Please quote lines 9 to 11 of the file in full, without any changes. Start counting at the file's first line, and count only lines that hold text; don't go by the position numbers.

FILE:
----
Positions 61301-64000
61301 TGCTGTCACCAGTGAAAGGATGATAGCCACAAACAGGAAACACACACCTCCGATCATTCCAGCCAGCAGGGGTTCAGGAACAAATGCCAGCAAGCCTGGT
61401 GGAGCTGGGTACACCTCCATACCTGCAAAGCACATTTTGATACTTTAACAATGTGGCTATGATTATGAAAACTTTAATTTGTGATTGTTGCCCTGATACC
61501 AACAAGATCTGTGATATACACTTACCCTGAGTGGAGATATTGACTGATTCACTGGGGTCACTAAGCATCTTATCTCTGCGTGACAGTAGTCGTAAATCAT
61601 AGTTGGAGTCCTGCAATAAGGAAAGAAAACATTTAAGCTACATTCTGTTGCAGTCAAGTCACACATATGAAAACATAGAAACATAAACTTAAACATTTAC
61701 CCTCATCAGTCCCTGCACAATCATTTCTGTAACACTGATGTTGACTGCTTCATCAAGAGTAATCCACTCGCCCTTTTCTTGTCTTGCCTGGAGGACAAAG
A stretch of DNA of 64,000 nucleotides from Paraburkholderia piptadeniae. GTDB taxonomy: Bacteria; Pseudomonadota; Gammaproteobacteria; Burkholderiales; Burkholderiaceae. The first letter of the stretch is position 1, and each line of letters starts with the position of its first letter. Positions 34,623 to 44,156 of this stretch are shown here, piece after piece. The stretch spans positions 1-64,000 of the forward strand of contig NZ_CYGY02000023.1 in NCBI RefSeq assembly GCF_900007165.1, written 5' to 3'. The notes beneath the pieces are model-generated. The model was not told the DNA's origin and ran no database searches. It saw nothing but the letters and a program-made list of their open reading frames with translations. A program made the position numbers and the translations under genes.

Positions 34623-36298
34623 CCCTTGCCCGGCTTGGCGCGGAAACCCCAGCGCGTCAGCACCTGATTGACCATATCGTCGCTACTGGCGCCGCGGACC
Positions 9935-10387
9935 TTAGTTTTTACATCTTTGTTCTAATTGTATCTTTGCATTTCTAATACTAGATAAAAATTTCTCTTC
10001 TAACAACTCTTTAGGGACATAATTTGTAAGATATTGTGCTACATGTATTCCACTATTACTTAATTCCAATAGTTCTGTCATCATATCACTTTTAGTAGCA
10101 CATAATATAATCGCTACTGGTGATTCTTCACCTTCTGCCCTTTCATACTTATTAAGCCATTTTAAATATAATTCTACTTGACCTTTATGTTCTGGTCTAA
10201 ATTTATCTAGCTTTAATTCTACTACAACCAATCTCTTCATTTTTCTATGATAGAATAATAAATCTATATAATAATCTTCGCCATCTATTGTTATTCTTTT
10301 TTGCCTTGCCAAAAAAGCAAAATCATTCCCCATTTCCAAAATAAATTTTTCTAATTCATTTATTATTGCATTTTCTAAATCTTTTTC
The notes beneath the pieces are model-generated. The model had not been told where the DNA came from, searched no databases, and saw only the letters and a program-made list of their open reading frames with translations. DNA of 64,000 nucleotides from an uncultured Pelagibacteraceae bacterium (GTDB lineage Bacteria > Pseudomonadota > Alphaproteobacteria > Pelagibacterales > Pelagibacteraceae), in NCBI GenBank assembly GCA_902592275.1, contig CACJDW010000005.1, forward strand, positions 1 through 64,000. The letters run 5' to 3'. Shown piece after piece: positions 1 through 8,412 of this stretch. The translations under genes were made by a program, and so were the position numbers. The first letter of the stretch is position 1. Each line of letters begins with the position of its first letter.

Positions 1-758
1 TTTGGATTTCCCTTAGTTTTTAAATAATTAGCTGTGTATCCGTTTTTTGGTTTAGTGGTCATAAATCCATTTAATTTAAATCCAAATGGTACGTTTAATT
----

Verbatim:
34623 CCCTTGCCCGGCTTGGCGCGGAAACCCCAGCGCGTCAGCACCTGATTGACCATATCGTCGCTACTGGCGCCGCGGACC
Positions 9935-10387
9935 TTAGTTTTTACATCTTTGTTCTAATTGTATCTTTGCATTTCTAATACTAGATAAAAATTTCTCTTC